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Sunday, 25 January 2015

Feminism

Christine de Pizan (1364-1430), wrote the first feminist tome, The Book of the City of Ladies, in which she compiled the great women who came before her, from Dido to the Queen of Sheba.

Illustration from The Book of the City of Ladies

The two-day Seneca Falls Convention, the first women's rights and feminist convention held in the United States, opened in Seneca Falls, New York on July 19, 1848. It advertised itself as "a convention to discuss the social, civil, and religious condition and rights of woman."

U.S. postage stamp commemorating the Seneca Falls Convention 

La Fronde (The Sling) was a French feminist newspaper first published in Paris on December 9, 1897 by activist Marguerite Durand. The paper gave extensive coverage to a broad range of feminist issues and profiled such things as Jeanne Chauvin's demand that the French government grant her the right to practice law. Financial problems forced the paper to cut back to a monthly publication, and then to close altogether in March 1905.



The term feminism was first used in Great Britain in the 1890s, and the United States in 1910. It comes from the French word "feminism," coined by the Utopian socialist Charles Fourier, in 1837.


Betty Friedan's The Feminine Mystique was first published on February 19, 1963. The book reawakened the Feminist Movement in the United States as women's organizations and consciousness raising groups spread.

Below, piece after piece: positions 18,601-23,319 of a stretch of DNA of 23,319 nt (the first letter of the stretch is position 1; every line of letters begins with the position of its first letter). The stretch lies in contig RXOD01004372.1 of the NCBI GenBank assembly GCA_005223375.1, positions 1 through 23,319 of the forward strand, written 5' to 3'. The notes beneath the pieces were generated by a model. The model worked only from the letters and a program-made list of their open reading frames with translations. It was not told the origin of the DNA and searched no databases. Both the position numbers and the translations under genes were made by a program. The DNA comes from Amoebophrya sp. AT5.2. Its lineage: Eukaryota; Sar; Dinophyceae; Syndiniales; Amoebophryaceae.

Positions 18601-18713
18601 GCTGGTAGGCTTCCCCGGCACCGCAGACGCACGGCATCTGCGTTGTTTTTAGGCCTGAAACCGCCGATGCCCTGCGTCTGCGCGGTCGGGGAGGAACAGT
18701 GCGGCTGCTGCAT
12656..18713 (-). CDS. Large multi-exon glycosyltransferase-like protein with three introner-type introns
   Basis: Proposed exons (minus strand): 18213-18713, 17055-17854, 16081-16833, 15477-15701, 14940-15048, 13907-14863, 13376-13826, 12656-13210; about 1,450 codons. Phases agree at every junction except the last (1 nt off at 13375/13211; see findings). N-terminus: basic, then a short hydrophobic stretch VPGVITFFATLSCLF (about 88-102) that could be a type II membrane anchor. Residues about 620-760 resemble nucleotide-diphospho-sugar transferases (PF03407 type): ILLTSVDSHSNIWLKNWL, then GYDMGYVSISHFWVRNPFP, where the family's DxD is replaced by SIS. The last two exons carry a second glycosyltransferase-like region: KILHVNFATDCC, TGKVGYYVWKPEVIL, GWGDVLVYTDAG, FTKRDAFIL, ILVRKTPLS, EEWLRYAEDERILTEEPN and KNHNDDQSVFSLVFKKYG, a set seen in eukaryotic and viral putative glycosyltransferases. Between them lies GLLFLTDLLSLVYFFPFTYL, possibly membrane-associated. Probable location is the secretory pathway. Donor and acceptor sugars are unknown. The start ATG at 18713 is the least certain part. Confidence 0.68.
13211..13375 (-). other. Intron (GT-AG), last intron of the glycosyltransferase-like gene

By Source, Fair use, https://en.wikipedia.org/w/index.php?curid=35185130

The National Organization for Women, the United States' largest feminist organization, was founded in Washington D.C. on June 30, 1966. It was started by 28 people attending the Third National Conference of State Commissions on the Status of Women, the successor to the Presidential Commission on the Status of Women.

In the fall of 1968, a group of young feminists in New York created W.I.T.C.H.—the Women's International Terrorist Conspiracy from Hell.

The Women’s Strike for Equality was a strike which took place in the United States on August 26, 1970. It celebrated the 50th anniversary of the passing of the Nineteenth Amendment, which effectively gave American women the right to vote. More than 20,000 women participated in the strike, organized by Betty Friedan to demand equal rights gathered for the protest in New York City and throughout the country. At this time, the gathering was the largest on behalf of women in the United States.


In October 1970, Germaine Greer published The Female Eunuch. The thesis of the book was that the progress made by first wave feminists such as suffragettes had plateaued. A woman's life has become even more 'immobile', and the home even more of a prison than before. 

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